They do this by building a trusted network of people, machines and applications on the blockchain, which creates an irrefutable connection among these different entities and prevents anyone who has not been given explicit permission from gaining access.

“The blockchain is operating like a distributed, redundant tamper-proof data store. It connects with policies pushed from the cloud or configured locally. The [security] fabric enables the devices and AI and people to communicate with each other and controls the flow of information,” he explained.

Greatwood says this is helping solve a huge IoT security challenge because of the tremendous risk that’s inherent when everything can talk to everything. “Any to any communication at the edge with many devices is the worst case scenario for security because you are creating the maximum attack surface,” he said.

But, he says, Xage’s blockchain approach flips that because the more participation you have, the more secure it’s going to be. “The more participants you have, the more security you have, the more redundancy you have, the harder it is to attack the system and break the consensus the blockchain is there to establish,” he said.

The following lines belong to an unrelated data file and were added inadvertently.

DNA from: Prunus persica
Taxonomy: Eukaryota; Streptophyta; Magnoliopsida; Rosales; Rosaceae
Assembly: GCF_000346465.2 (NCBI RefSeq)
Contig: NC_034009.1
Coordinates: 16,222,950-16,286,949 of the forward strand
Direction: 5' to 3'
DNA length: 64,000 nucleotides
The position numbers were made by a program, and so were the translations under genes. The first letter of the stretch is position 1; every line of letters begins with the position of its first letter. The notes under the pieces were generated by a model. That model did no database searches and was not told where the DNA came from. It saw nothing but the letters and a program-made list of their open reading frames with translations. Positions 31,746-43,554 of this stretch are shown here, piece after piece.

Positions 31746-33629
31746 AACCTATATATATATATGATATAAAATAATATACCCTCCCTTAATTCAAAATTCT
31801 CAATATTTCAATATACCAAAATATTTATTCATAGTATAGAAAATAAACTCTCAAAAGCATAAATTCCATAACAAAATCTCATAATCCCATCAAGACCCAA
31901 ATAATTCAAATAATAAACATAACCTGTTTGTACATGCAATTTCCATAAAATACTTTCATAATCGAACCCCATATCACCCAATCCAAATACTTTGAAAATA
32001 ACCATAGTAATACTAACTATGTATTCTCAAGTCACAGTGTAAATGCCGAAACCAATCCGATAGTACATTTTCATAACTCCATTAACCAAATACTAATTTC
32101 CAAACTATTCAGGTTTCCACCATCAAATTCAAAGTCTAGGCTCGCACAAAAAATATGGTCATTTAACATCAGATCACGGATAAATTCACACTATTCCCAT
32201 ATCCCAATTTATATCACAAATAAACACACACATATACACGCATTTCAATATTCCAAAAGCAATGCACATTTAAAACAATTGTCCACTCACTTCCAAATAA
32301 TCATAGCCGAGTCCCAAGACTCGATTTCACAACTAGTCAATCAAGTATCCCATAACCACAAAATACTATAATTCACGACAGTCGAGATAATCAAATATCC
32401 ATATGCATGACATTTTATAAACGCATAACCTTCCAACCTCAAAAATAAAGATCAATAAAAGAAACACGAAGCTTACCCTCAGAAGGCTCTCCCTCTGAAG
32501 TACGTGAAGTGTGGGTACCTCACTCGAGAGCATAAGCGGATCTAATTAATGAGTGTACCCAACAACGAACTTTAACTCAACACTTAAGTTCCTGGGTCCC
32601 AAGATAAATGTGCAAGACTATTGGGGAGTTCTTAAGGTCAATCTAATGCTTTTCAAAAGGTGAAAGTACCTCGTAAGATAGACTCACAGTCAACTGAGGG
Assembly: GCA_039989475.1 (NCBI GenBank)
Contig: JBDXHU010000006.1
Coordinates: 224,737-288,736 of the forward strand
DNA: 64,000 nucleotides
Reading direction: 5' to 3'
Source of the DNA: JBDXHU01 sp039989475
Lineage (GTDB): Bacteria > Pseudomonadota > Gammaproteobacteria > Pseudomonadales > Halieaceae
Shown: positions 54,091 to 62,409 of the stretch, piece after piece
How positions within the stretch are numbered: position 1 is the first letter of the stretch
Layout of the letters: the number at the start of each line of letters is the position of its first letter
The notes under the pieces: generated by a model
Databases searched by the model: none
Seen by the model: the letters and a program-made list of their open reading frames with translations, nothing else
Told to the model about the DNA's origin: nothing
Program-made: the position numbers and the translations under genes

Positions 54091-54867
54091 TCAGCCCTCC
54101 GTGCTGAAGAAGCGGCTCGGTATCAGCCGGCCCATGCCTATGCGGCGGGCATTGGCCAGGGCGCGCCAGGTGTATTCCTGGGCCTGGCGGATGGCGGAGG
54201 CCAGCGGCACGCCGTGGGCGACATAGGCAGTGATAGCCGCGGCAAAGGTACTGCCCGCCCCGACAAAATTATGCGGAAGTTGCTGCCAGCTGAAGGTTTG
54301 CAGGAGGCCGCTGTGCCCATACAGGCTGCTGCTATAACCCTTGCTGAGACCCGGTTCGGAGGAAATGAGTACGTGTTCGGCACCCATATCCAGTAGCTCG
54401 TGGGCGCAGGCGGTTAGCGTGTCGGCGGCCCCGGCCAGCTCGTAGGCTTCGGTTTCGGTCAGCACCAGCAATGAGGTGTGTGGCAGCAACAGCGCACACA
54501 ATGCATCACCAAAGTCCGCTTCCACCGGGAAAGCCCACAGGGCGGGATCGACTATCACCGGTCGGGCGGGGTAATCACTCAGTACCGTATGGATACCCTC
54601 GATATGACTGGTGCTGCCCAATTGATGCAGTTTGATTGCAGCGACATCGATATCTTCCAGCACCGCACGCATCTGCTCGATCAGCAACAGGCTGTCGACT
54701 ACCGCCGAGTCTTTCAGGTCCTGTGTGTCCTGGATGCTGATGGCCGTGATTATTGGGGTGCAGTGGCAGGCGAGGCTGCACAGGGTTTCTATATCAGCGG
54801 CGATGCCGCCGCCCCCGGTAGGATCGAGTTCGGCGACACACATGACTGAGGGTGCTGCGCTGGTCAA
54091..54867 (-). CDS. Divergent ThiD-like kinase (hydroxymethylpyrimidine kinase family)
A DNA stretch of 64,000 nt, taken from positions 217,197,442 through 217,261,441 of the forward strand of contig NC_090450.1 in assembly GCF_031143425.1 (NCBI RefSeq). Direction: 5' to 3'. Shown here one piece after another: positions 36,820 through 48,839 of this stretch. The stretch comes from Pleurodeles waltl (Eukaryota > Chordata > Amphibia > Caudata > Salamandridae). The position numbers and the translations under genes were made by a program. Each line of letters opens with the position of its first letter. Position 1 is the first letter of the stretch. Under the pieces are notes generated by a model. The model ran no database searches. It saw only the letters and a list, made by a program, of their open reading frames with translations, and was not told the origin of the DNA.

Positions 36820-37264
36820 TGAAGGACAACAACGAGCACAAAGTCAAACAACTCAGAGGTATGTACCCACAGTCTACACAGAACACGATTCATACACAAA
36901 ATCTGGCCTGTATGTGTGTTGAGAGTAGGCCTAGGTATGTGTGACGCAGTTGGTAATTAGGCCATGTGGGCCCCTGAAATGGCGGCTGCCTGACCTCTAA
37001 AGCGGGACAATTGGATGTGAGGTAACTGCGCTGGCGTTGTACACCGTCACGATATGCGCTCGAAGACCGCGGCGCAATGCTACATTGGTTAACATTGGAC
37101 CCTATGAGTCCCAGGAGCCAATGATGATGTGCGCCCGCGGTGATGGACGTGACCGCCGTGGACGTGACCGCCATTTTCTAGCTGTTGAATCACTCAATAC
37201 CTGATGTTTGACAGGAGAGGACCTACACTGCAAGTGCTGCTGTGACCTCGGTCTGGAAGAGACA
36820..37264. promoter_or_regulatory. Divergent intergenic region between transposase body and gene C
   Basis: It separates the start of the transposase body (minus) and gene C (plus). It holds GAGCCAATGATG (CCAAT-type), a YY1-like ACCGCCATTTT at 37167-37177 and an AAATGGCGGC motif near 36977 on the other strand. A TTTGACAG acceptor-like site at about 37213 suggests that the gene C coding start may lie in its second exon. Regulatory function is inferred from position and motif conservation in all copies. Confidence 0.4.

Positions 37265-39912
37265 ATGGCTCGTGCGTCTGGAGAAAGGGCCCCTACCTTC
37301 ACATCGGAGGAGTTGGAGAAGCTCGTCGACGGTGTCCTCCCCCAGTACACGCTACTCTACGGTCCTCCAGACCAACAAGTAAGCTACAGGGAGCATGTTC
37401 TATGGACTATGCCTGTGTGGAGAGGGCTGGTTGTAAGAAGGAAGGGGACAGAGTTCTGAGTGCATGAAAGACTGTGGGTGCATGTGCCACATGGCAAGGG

What ends up getting deployed is a security fabric, a set of gateways and client devices on the industrial edge that form the blockchain among themselves,” he said. “ The company is working with IBM on the Hyperledger Fabric project to build their blockchain along with some of the Etherium technology.

The product is generally available today. The company is located in Palo Alto and currently has 20 employees. Among their early customers are ABB and Itron, which is using the technology to provision smart electricity meters.
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Andrew Ng’s Landing.ai wants to bring artificial intelligence to the manufacturing industry, starting with Foxconn